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Visiting the estate at Bradley with your dog

Visitors walking their dogs in the garden at Sizergh, Cumbria
Explore over 100 acres of woodland | © National Trust Images/John Millar

Dogs are very welcome in the wider estate at Bradley. Here are some top tips for how to enjoy your visit while helping us to look after these special places.

Our pawprint rating system

We’ve been working on making it easier for you to find out how dog-friendly your visit will be before you and your four-legged-friend arrive. To help with this, we've created a new pawprint rating system and given all the places in our care a rating. You can find this information in the National Trust members’ handbook.

The estate at Bradley is a one pawprint rated place.

Dogs are welcome here, but facilities are limited. They’ll be able to stretch their legs and walk in the nearby open spaces, depending on the season. Read on to discover exactly where you can take your dog.

Where can my dog go?

Dogs are welcome to explore the meadow and woodland paths. Please remember to stick to the paths and keep them under close control, so you will be able to clearly see your dog at all times and not allow them to approach other visitors without their consent.

Where can't my dog go?

Assistance dogs only are allowed in the manor at Bradley.

What do I need to be aware of at Bradley?

We've partnered with a local company Forthglade and produced the Canine Code to help both visitors enjoy spending time with their dogs at special places.

The Canine Code

We’ve worked with our partner Forthglade to come up with this Canine Code, which helps to make sure everyone can enjoy their day:

  • Keep them close: using a short lead helps to keep your dog from disturbing ground-nesting birds and farm animals. It's essential to use a short lead around sheep. But if cattle approach you, it's best to let your dog off the lead, and call them back when it's safe to do so.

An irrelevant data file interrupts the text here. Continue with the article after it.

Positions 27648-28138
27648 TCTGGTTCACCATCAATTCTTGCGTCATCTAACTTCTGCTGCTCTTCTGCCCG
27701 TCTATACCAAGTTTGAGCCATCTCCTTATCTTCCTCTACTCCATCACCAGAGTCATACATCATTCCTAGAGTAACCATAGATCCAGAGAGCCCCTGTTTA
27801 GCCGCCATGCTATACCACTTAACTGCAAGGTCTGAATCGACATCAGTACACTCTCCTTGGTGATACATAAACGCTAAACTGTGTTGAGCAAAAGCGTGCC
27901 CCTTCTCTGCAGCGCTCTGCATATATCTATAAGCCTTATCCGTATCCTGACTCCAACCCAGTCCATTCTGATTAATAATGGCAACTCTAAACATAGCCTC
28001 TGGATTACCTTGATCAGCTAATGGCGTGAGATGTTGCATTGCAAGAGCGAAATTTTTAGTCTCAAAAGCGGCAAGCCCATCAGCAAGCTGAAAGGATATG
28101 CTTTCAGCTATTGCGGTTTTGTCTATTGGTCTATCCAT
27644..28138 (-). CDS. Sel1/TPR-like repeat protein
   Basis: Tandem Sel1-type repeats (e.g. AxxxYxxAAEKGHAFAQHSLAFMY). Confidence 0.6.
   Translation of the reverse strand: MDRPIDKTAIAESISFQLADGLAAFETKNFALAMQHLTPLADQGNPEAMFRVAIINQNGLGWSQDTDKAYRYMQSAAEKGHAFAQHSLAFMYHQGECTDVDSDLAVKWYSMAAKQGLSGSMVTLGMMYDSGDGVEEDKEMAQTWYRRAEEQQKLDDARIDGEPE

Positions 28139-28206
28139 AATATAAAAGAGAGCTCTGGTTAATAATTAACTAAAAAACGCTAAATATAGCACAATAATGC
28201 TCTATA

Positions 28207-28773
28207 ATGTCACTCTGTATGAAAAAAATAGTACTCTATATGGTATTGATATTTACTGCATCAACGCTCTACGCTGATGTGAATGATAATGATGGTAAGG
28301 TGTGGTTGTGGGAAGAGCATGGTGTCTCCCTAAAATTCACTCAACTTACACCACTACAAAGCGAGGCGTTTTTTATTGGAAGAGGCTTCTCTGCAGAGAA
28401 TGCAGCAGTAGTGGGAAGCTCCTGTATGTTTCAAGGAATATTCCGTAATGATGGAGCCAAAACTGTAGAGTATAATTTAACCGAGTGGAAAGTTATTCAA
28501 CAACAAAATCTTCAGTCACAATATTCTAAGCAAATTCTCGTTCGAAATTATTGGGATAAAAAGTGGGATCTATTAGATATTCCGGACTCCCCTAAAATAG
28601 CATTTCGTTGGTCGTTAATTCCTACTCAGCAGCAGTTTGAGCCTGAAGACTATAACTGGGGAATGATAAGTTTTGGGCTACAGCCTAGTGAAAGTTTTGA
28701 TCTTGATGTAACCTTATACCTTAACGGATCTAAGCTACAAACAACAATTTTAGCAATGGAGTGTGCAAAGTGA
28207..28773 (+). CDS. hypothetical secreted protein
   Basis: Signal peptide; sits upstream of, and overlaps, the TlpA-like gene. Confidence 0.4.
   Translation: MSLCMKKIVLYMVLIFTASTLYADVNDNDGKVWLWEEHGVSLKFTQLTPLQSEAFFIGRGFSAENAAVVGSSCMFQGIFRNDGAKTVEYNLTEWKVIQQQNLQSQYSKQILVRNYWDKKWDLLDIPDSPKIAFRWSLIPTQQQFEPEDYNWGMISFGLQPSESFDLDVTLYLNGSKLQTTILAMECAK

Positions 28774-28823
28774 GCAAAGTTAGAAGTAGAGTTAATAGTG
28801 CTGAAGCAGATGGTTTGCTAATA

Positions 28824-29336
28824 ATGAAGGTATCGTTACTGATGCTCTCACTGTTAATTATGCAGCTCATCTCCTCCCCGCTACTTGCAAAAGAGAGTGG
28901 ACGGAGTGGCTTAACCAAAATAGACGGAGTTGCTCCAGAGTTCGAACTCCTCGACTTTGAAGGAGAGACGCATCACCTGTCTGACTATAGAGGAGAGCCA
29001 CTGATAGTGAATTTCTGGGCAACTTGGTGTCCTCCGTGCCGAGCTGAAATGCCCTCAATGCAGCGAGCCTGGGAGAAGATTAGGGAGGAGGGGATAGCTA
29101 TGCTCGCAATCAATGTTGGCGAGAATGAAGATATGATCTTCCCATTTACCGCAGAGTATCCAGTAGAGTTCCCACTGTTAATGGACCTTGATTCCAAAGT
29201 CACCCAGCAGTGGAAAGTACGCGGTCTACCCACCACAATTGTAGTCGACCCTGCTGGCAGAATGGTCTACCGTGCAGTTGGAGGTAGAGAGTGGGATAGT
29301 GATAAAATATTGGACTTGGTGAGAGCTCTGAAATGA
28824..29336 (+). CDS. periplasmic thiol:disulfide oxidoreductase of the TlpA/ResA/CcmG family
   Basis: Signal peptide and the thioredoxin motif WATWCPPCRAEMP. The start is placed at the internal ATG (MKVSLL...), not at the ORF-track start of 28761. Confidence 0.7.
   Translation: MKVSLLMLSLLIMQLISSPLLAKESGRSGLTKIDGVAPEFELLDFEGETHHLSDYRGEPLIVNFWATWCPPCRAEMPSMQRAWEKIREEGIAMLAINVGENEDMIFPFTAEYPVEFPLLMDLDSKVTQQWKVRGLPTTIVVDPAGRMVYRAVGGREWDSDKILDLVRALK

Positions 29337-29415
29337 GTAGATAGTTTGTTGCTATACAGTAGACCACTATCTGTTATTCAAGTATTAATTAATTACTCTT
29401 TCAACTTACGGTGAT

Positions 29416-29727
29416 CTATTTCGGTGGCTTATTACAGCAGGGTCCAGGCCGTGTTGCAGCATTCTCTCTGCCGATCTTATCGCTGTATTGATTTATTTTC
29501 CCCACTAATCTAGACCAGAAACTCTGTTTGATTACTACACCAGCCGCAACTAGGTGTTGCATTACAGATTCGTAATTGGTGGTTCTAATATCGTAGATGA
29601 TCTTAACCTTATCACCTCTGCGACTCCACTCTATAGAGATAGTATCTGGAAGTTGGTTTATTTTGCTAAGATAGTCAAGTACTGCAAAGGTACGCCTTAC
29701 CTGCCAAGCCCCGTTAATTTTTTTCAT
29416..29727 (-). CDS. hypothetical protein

• Pick up the poo: please always clear up after your dog. If you can't find a bin nearby, take the poo bags home with you.
  • Watch the signs: keep an eye on local signs and notices wherever you're walking. They'll tell you if a beach has a dog ban, for instance, or if a path has been diverted, or if you're in an area where dogs can run off-lead.
  • Stay on the ball: remember that not everyone loves dogs, and some people fear them. So make sure your dog doesn't run up to other people, especially children.

Keeping control of your dog

Our definition of close or effective control is: ​

  • Being able to recall your dogs in any situation at the first call
  • Being able to clearly see your dog at all times (not just knowing they have gone into the undergrowth or over the crest of the hill). In practice, this means keeping them on a footpath if the surrounding vegetation is too dense for your dog to be visible
  • Not allowing them to approach other visitors without their consent
  • Having a lead with you to use if you encounter livestock or wildlife, or if you are asked to use one
The east front of Bradley Manor, Devon with the projecting chapel to the right hand side.

Book your visit

Please note you need to book tickets for guided tours to Bradley. You can book on the day up until 8am. Guided tour tickets will be available two weeks before the next tour.

Our partners

Forthglade

We've partnered with natural pet food maker Forthglade so that you and your dog can get even more out of the special places we care for.

Visit website 

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